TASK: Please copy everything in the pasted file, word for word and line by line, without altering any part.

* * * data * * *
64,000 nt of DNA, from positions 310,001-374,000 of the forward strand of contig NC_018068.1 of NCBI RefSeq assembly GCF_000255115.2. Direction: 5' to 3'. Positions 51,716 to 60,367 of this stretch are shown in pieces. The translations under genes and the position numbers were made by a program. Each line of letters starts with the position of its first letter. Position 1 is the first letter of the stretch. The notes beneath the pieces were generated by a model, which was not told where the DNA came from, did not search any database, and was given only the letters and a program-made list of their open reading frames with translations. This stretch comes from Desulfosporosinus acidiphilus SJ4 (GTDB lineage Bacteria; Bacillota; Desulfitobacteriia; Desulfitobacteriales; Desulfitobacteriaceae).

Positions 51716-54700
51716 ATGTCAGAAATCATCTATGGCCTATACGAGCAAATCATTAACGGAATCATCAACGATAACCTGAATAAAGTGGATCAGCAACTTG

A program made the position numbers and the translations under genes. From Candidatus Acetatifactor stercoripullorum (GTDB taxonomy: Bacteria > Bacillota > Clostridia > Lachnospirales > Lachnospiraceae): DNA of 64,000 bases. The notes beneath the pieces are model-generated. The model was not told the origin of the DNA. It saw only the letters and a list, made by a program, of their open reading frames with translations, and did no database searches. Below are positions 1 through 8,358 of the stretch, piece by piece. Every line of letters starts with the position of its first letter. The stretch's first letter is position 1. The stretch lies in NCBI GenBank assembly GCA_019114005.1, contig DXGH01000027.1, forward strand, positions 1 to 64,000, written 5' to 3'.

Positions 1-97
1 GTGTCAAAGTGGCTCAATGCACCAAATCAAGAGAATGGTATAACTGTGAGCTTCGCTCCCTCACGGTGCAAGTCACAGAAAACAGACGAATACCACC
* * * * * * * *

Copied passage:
64,000 nt of DNA, from positions 310,001-374,000 of the forward strand of contig NC_018068.1 of NCBI RefSeq assembly GCF_000255115.2. Direction: 5' to 3'. Positions 51,716 to 60,367 of this stretch are shown in pieces. The translations under genes and the position numbers were made by a program. Each line of letters starts with the position of its first letter. Position 1 is the first letter of the stretch. The notes beneath the pieces were generated by a model, which was not told where the DNA came from, did not search any database, and was given only the letters and a program-made list of their open reading frames with translations. This stretch comes from Desulfosporosinus acidiphilus SJ4 (GTDB lineage Bacteria; Bacillota; Desulfitobacteriia; Desulfitobacteriales; Desulfitobacteriaceae).

Positions 51716-54700
51716 ATGTCAGAAATCATCTATGGCCTATACGAGCAAATCATTAACGGAATCATCAACGATAACCTGAATAAAGTGGATCAGCAACTTG

A program made the position numbers and the translations under genes. From Candidatus Acetatifactor stercoripullorum (GTDB taxonomy: Bacteria > Bacillota > Clostridia > Lachnospirales > Lachnospiraceae): DNA of 64,000 bases. The notes beneath the pieces are model-generated. The model was not told the origin of the DNA. It saw only the letters and a list, made by a program, of their open reading frames with translations, and did no database searches. Below are positions 1 through 8,358 of the stretch, piece by piece. Every line of letters starts with the position of its first letter. The stretch's first letter is position 1. The stretch lies in NCBI GenBank assembly GCA_019114005.1, contig DXGH01000027.1, forward strand, positions 1 to 64,000, written 5' to 3'.

Positions 1-97
1 GTGTCAAAGTGGCTCAATGCACCAAATCAAGAGAATGGTATAACTGTGAGCTTCGCTCCCTCACGGTGCAAGTCACAGAAAACAGACGAATACCACC